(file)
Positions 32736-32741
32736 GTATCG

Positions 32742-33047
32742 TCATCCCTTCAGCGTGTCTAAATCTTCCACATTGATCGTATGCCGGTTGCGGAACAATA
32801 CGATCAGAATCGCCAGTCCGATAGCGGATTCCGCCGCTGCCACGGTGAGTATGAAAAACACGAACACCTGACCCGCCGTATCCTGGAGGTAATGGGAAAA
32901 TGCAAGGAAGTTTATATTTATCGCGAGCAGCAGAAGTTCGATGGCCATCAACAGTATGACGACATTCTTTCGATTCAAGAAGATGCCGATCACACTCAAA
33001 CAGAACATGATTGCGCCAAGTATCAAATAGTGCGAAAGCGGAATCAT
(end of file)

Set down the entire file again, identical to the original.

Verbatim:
Positions 32736-32741
32736 GTATCG

Positions 32742-33047
32742 TCATCCCTTCAGCGTGTCTAAATCTTCCACATTGATCGTATGCCGGTTGCGGAACAATA
32801 CGATCAGAATCGCCAGTCCGATAGCGGATTCCGCCGCTGCCACGGTGAGTATGAAAAACACGAACACCTGACCCGCCGTATCCTGGAGGTAATGGGAAAA
32901 TGCAAGGAAGTTTATATTTATCGCGAGCAGCAGAAGTTCGATGGCCATCAACAGTATGACGACATTCTTTCGATTCAAGAAGATGCCGATCACACTCAAA
33001 CAGAACATGATTGCGCCAAGTATCAAATAGTGCGAAAGCGGAATCAT